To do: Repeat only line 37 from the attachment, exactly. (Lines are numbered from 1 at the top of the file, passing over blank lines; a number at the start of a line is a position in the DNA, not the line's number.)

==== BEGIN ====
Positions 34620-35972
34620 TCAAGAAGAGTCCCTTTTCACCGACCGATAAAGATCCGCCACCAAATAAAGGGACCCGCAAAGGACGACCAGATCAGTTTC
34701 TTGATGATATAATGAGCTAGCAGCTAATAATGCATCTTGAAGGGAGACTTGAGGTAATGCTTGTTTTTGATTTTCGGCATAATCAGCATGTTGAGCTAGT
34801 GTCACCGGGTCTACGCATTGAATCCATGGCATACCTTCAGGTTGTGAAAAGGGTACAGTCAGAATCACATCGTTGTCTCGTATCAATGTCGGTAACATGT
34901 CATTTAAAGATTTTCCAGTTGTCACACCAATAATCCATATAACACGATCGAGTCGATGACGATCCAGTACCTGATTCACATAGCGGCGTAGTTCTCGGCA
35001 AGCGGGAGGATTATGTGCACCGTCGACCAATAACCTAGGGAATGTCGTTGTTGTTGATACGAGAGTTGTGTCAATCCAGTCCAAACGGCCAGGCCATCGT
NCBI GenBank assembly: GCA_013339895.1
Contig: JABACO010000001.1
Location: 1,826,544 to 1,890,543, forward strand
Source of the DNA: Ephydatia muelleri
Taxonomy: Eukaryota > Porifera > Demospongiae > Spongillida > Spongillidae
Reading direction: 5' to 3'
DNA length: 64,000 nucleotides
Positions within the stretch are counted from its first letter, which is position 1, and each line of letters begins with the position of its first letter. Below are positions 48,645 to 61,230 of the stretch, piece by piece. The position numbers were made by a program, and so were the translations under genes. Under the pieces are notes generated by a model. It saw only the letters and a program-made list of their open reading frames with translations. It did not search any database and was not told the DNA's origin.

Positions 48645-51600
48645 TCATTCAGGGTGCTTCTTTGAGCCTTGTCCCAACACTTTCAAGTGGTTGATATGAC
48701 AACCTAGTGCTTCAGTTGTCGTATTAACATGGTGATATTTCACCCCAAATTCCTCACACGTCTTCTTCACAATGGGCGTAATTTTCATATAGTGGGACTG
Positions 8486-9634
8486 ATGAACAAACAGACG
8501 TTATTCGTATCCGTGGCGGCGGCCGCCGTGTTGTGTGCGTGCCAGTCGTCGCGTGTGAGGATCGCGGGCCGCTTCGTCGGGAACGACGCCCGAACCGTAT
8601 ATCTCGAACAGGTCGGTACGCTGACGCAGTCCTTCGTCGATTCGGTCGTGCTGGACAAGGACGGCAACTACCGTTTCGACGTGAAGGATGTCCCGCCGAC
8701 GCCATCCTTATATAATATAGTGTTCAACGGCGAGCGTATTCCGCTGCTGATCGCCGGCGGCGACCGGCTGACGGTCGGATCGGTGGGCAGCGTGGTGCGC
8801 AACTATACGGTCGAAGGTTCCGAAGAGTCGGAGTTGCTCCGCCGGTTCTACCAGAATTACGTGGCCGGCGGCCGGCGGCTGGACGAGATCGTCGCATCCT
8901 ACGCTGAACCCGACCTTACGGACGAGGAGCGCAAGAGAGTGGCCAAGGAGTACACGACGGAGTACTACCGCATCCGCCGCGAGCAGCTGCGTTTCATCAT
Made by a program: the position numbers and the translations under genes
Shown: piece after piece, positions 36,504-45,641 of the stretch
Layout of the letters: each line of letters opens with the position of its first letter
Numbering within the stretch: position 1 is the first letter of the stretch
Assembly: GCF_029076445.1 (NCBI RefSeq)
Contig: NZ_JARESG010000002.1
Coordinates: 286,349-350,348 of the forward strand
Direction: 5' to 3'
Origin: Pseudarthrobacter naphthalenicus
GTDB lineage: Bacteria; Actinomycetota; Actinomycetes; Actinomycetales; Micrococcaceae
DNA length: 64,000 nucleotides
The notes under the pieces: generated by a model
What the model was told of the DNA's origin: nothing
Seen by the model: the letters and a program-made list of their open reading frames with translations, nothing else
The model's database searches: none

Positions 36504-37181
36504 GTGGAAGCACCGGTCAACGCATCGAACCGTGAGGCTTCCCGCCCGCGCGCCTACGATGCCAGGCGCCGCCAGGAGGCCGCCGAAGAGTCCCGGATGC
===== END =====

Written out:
What the model was told of the DNA's origin: nothing